In response to the PSWAC Final Report, NTIA is in the process of analyzing its recommendations and developing plans to satisfy valid requirements. NTIA has taken several steps to help achieve this. In 1996, shortly after PSWAC recommendations were published, NTIA formed a Public Safety Program to address and support the Federal public safety community and their goals for an interoperable, nationwide public safety communications system. Then in 1998, Congress supported NTIA's request to expand the program through a new initiative to be implemented this fiscal year. This initiative will provide sufficient and quality leadership, technical expertise, policy guidance and spectrum management support for the successful coordination of public safety programs within the Federal Government and the continued development of common goals (e.g., interoperability) among Federal, State, and local public safety agencies.(3) Secondly, the Interdepartment Radio Advisory Committee (IRAC), which NTIA chairs, has established an Ad Hoc committee that deals specifically with public safety communications issues. This committee, called Ad Hoc 214, is tasked, among other things, with examining how to reduce regulatory barriers so that interoperability between Federal agencies and their State and local counterparts is much easier to realize. Through Ad Hoc 214, NTIA, working with the Department of Defense, initiated a landmark agreement to authorize the State of Wisconsin to use Federal radio frequencies to test a shared land mobile trunking communications system that will greatly facilitate interoperability communication during emergencies as well as during day-to-day communications. Additionally, NTIA and the FCC formed a Joint Public Safety Working Group to address the goals of interoperability and shared-use systems and also to continue the dialogue and cooperation that was formed throughout the PSWAC process.(4)

NTIA applauds the Commission for its efforts to satisfy public safety spectrum requirements. In particular, NTIA would like to commend the Commission for its decision to introduce sufficient regulatory flexibility to allow the Federal Government access, under certain conditions, to the channels in the 764-776 MHz and 794-806 MHz bands. The development of interoperable, shared, or joint-use systems is a critical element to realizing significant improvements in public safety communications.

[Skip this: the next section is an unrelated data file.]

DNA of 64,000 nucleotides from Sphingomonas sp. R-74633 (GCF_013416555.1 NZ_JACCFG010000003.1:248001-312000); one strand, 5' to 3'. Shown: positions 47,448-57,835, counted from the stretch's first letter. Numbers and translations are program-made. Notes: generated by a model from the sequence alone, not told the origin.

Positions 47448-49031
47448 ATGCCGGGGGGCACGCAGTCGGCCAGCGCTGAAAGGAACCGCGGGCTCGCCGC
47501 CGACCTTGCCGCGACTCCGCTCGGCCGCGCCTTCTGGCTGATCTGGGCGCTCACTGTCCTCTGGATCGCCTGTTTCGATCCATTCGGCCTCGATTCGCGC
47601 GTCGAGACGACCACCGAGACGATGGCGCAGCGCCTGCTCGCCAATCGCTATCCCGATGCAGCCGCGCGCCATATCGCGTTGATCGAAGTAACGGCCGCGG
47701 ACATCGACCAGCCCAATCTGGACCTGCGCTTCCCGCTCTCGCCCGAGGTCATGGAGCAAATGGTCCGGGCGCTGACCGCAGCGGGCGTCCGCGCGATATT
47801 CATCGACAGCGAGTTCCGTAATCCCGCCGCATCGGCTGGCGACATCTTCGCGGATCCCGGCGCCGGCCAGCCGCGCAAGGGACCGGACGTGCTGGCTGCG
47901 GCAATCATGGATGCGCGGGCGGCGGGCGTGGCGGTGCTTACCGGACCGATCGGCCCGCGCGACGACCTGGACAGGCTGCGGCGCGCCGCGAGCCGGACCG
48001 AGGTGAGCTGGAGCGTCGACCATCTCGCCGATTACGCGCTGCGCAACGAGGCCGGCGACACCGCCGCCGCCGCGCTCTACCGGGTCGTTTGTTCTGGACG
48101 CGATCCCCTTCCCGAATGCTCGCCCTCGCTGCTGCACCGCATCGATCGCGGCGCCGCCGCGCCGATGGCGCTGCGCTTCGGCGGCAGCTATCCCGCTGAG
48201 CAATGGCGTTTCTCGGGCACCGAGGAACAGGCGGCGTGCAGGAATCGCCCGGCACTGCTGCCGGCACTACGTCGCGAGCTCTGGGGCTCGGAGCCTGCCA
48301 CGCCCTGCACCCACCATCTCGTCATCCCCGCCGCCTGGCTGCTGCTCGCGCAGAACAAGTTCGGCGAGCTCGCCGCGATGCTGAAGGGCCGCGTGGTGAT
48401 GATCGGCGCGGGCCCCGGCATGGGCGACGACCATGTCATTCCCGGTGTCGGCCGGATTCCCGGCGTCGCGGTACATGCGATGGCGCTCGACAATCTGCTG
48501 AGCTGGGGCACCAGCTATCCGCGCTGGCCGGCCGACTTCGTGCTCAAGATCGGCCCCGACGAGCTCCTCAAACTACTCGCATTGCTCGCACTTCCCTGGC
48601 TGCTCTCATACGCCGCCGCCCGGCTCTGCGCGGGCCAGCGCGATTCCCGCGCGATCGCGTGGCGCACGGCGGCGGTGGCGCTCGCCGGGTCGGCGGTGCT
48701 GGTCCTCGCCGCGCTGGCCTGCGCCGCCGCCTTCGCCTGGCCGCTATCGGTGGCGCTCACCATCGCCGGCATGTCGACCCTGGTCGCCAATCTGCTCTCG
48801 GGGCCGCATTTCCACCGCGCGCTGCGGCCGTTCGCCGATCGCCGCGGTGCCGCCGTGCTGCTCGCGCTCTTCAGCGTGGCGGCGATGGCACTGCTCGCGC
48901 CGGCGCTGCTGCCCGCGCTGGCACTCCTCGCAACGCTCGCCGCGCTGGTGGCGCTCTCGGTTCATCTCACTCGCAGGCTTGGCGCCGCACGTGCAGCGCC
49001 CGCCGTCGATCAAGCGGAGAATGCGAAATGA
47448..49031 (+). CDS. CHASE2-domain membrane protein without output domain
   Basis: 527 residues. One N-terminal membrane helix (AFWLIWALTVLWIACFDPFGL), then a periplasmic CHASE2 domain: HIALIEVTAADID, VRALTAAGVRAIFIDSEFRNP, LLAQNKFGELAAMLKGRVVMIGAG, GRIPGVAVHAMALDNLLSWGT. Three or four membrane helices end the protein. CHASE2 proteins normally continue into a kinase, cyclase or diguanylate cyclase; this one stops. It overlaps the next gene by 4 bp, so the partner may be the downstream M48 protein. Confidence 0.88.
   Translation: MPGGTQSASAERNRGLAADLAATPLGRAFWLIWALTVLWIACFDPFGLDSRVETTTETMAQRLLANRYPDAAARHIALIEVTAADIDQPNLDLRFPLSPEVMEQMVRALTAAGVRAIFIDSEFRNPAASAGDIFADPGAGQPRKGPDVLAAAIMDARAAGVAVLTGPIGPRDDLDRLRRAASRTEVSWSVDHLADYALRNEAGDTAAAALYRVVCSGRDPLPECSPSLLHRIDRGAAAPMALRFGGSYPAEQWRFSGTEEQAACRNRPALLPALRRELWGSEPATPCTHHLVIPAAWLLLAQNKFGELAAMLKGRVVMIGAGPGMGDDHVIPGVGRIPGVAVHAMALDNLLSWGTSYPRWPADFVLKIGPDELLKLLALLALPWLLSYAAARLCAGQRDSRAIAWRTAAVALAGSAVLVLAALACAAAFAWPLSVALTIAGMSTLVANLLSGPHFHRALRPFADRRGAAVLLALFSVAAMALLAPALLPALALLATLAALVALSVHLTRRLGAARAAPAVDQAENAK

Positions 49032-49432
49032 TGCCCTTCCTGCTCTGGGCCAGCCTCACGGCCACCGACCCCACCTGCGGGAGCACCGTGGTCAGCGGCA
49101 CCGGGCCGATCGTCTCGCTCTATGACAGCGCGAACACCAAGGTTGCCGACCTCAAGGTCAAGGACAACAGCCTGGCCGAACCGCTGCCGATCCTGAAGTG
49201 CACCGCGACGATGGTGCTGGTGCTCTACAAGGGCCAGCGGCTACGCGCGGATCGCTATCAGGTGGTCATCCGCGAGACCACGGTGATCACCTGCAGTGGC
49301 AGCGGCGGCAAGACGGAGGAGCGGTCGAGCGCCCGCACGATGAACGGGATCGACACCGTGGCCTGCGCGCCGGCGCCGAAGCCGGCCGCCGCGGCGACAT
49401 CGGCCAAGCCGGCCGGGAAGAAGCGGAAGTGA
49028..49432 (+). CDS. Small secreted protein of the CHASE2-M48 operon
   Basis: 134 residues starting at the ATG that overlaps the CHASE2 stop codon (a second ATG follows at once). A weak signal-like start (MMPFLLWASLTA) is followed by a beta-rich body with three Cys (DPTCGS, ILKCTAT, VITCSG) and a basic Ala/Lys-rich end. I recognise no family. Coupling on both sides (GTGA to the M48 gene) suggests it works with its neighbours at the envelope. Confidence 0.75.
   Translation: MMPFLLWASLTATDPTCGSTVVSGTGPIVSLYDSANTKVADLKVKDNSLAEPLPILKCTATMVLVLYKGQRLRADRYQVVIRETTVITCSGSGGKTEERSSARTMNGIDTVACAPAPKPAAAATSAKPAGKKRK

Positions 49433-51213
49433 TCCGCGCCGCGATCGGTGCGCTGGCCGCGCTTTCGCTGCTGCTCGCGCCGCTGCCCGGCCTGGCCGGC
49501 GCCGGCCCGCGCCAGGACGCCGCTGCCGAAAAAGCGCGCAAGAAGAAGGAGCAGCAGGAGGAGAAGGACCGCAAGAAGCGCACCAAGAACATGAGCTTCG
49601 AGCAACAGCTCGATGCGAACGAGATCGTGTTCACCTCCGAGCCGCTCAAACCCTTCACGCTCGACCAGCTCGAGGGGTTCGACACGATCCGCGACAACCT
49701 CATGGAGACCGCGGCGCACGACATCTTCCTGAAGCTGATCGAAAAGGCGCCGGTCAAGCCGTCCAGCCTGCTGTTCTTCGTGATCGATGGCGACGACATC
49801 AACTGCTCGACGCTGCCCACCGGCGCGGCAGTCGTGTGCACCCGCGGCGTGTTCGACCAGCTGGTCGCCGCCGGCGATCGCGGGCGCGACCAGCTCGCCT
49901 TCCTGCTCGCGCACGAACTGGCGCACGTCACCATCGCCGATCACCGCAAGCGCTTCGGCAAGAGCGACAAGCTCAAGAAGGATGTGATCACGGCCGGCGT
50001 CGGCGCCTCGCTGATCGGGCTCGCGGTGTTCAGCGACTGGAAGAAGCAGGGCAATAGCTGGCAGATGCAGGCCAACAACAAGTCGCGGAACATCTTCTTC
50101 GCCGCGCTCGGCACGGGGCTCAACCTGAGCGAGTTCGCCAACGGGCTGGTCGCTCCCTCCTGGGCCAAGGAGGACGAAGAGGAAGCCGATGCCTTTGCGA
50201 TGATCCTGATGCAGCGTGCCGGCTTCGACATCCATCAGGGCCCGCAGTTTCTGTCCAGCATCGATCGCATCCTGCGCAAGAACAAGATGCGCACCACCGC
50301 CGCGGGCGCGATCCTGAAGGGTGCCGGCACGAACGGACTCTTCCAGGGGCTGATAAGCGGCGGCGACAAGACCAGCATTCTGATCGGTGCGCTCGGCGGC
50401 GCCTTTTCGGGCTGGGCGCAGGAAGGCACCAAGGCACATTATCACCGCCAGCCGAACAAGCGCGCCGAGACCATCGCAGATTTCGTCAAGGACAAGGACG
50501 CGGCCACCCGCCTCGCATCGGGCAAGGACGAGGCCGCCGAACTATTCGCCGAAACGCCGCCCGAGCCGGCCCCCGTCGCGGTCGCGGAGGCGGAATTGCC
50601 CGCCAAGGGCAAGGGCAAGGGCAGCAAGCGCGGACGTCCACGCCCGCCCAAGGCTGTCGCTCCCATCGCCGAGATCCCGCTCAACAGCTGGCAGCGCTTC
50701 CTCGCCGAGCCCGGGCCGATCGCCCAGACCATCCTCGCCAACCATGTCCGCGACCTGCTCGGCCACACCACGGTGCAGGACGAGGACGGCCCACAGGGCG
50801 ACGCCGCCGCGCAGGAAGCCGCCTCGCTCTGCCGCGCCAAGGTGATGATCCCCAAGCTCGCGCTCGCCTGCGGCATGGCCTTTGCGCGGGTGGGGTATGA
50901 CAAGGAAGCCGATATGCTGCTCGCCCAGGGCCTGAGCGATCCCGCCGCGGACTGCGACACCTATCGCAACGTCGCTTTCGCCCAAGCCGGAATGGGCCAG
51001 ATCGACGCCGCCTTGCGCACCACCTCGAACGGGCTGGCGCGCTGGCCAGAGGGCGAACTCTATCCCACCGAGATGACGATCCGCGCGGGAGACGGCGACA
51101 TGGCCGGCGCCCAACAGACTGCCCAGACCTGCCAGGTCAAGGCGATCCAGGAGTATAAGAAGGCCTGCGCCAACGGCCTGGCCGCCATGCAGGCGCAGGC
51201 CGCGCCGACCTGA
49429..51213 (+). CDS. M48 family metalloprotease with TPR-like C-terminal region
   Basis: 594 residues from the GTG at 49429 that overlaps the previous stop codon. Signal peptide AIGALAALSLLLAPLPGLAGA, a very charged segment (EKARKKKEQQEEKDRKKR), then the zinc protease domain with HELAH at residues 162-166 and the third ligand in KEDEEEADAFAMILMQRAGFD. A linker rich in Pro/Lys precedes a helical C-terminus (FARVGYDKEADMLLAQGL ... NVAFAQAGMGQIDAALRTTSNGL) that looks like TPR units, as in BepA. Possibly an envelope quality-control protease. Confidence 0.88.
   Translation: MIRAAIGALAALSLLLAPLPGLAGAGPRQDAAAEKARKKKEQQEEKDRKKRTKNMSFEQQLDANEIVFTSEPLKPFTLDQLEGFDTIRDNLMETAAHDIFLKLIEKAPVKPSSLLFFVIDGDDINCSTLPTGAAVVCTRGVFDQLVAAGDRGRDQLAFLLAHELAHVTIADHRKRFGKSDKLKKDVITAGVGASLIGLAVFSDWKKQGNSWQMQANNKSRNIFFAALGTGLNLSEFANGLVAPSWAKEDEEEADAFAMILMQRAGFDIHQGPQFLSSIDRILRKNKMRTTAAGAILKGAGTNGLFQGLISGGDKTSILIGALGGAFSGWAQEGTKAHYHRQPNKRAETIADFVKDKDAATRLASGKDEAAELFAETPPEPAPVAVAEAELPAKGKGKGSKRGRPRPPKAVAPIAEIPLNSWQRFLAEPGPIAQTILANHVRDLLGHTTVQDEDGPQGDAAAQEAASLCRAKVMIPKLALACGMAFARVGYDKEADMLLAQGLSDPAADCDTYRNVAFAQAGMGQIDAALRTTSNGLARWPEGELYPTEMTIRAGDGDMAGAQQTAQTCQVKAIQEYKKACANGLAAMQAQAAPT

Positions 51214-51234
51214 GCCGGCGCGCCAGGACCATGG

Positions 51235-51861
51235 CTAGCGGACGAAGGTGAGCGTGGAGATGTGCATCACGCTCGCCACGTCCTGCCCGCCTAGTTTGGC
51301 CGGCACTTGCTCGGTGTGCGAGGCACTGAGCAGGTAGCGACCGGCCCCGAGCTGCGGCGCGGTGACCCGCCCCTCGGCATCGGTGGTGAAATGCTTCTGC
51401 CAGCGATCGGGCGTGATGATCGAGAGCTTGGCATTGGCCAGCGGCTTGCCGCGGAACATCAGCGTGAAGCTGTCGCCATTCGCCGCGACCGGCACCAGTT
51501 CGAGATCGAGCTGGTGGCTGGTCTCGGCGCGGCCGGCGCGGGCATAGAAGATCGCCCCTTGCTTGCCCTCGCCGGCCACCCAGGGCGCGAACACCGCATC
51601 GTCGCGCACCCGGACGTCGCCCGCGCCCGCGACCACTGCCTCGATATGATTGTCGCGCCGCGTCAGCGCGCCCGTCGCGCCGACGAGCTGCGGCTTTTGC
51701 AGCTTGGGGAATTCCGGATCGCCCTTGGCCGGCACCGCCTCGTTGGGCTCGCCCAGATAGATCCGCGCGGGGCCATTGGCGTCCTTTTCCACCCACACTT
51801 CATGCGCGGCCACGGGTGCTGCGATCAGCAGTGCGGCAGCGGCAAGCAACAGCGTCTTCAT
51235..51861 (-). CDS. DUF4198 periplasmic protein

NTIA, however, offers the following comments to specific issues raised in this Third Notice that NTIA believes will likely have a direct and significant impact upon the future needs and operations of the Federal public safety community. These comments include a detailed discussion of the potential treaty obligations regarding protection of the Global Navigation Satellite System (GNSS), Administration policy pertaining to the allocation of portions of the 138-144 MHz band, Federal agency membership on the Regional Planning Committees (RPCs) and the National Coordination Committee (NCC), and potential interference to the COSPAS-SARSAT system from equipment operating in the 764-776 MHz band.

II. GNSS OPERATIONS MUST BE PROTECTED FROM INTERFERENCE.

The Global Navigation Satellite System (GNSS) is a satellite system which provides a world-wide position determination, time and velocity capability for multi-modal use. As currently envisioned, the GNSS will encompass aviation, maritime, and terrestrial navigation. The GNSS includes user receivers, one or more satellite constellations, augmentation systems, ground segments, and a control organization with facilities to monitor and control the world-wide conformity of the signals processed by the user receivers to predetermined operational performance standards. The U.S. Global Positioning System (GPS) and the Russian Federation Global Navigation Satellite System (GLONASS) radionavigation-satellite systems and the associated augmentation systems(5)are components of the International Civil Aviation Organization (ICAO) GNSS. The International Maritime Organization (IMO) has also recognized GPS and GLONASS as elements of their GNSS. Both the ICAO and the IMO have identified the 1559-1610 MHz band as the sole band available to satisfy the spectrum requirements of the GNSS. The United States is a member of both the IMO and ICAO.